Views:80 Author:ORIES Publish Time: 2019-01-09 Origin:Site
Running and walking are among the purest, most natural forms of exercise around. With newfangled innovations like Freon-filled midsoles and pump-it-up tongues, it's knowing which shoes to buy that seems to require an advanced degree. Choose the wrong athletic shoes and you could end up lying on the couch nursing shin splints or aching heels instead of enjoying a brisk walk or run.
While most specialty sport-shoe stores have knowledgeable staff to guide you, you'll be a few steps ahead of the game armed with some basic knowledge about your feet and their specific needs. Here is some expert advice to heed before buying new footwear:
Don't make shoes multitask. Walking shoes are stiffer; running shoes are more flexible, with extra cushioning to handle greater impact. If you do both activities, get a pair for each one.
Know your foot. Sure, we've all got 10 toes and two heels, but beyond that, feet come in a variety of shapes -- and knowing your foot's particular quirks is key to selecting the right pair of shoes. Most major brands now offer a model to suit every foot type. One way to determine your foot's shape is to do a "wet test"--- wet your foot, step on a piece of brown paper and trace your footprint. Or just look at where your last pair of shoes shows the most wear.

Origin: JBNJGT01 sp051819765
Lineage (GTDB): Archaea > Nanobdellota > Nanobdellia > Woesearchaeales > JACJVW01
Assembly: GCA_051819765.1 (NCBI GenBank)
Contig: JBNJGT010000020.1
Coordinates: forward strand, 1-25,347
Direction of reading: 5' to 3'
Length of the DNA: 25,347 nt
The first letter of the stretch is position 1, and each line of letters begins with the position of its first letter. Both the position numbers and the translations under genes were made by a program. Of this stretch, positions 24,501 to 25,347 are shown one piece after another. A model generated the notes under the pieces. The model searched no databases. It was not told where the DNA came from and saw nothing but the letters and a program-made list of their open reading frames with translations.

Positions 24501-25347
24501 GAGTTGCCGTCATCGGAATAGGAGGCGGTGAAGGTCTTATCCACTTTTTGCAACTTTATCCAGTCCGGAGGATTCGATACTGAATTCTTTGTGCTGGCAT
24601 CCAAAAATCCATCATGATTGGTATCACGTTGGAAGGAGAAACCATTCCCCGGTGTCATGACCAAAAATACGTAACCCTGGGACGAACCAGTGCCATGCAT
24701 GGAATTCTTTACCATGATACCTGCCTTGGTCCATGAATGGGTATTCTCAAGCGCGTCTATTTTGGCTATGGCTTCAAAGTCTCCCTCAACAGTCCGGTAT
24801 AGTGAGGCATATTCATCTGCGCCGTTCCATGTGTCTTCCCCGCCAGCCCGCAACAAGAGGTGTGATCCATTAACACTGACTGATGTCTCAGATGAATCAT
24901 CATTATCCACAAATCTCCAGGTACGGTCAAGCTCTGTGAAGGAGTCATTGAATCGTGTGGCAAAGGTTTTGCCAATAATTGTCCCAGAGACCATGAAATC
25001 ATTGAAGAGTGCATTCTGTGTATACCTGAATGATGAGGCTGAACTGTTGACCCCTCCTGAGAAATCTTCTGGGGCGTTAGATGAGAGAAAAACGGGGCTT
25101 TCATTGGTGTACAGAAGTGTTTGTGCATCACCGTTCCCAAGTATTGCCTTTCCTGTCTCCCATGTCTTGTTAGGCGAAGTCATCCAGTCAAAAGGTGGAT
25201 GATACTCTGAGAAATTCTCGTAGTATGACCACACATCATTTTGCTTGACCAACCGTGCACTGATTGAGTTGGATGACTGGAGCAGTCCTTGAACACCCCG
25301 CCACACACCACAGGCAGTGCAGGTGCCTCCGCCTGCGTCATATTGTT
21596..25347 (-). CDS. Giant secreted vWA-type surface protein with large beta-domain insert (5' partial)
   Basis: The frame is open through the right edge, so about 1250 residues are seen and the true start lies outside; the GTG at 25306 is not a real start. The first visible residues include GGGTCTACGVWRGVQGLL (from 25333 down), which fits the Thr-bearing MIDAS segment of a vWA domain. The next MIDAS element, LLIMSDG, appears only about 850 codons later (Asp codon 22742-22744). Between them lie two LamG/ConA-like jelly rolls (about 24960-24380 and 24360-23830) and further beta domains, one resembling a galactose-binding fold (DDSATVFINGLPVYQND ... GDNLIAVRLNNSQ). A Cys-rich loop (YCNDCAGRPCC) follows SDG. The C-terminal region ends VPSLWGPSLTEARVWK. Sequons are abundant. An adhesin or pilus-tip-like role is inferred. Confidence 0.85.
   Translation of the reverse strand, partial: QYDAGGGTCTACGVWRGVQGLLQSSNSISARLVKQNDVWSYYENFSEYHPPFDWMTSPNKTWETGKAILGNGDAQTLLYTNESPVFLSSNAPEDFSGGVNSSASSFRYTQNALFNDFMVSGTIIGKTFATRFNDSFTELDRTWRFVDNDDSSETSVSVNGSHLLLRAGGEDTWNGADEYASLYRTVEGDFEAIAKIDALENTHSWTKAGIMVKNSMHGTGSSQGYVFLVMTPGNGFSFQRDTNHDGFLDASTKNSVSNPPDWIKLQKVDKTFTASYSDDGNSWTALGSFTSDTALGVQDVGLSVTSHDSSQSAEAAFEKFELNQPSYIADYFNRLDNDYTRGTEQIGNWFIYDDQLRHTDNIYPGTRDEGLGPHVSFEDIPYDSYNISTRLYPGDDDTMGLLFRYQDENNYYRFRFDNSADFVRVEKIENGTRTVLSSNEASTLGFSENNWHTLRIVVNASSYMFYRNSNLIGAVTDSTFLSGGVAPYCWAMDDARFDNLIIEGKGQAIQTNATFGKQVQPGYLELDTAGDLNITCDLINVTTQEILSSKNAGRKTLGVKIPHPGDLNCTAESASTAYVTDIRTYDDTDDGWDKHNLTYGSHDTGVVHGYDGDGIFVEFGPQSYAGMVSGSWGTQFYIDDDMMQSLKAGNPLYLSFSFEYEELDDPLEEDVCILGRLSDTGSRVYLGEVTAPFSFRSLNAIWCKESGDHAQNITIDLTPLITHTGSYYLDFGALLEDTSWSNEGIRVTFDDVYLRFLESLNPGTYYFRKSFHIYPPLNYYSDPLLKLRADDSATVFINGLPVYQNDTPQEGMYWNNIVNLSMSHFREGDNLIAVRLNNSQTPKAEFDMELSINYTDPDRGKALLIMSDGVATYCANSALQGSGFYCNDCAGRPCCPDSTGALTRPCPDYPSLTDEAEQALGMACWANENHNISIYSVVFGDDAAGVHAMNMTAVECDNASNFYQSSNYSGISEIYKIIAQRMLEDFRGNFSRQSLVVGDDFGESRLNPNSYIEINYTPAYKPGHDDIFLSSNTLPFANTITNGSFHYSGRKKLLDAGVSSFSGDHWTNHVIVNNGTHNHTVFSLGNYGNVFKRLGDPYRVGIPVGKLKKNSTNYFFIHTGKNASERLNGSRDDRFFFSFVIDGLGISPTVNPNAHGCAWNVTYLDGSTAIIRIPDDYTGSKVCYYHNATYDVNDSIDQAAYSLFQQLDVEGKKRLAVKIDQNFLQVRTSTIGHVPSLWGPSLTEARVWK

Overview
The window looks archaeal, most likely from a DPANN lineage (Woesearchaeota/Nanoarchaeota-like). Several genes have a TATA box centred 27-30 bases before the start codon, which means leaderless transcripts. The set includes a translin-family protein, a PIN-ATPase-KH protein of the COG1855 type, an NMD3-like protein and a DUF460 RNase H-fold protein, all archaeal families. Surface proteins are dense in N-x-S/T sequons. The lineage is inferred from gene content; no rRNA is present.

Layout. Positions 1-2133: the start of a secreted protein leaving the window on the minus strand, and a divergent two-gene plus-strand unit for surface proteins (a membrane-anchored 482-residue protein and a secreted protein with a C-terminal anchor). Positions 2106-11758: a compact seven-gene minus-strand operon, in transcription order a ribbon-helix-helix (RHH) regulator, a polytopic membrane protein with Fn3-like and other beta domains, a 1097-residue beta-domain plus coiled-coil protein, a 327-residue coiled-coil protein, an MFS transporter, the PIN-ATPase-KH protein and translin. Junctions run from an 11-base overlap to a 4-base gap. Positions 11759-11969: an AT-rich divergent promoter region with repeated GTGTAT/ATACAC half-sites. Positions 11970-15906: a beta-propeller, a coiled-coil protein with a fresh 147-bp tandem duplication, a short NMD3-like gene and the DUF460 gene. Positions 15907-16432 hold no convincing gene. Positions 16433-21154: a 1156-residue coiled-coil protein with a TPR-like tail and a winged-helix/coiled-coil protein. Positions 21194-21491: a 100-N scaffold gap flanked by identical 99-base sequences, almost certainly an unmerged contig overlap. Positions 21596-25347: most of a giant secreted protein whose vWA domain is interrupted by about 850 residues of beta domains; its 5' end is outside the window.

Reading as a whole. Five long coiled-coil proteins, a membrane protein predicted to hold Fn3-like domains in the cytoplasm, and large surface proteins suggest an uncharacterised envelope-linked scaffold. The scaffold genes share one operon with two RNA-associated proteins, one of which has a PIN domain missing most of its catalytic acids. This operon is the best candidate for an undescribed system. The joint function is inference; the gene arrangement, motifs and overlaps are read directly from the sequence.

Measure your foot frequently. "It's a myth that foot size doesn't change in adults," says Steven Raiken, MD. "It does change as we get older, so have your feet measured twice a year. Sizes also vary between brands, so go by what fits, not by what size the shoe is." Raiken is director of the foot and ankle service at the Rothman Institute at Thomas Jefferson University Hospital in Philadelphia.
Shop toward the end of the day. Feet swell over the course of the day; they also expand while you run or walk, so shoes should fit your feet when they're at their largest.
Bring your own socks -- the ones you wear while running or walking. If you wear orthotics, bring those, too. Shoes need to fit with the orthotic inside.
Use the rule of thumb. There should be about 3/8-1/2 inch between the front of your big toe and the end of the shoe -- about a thumb's width. The heel should fit relatively tightly; your heel should not slip out when you walk. The upper part of the shoe -- which goes over the top of your foot -- should be snug and secure, and not too tight anywhere. The American Academy of Orthopaedic Surgeons writes that when fitting in to an athletic shoe you should be able to freely wiggly all of your toes when the shoe is on.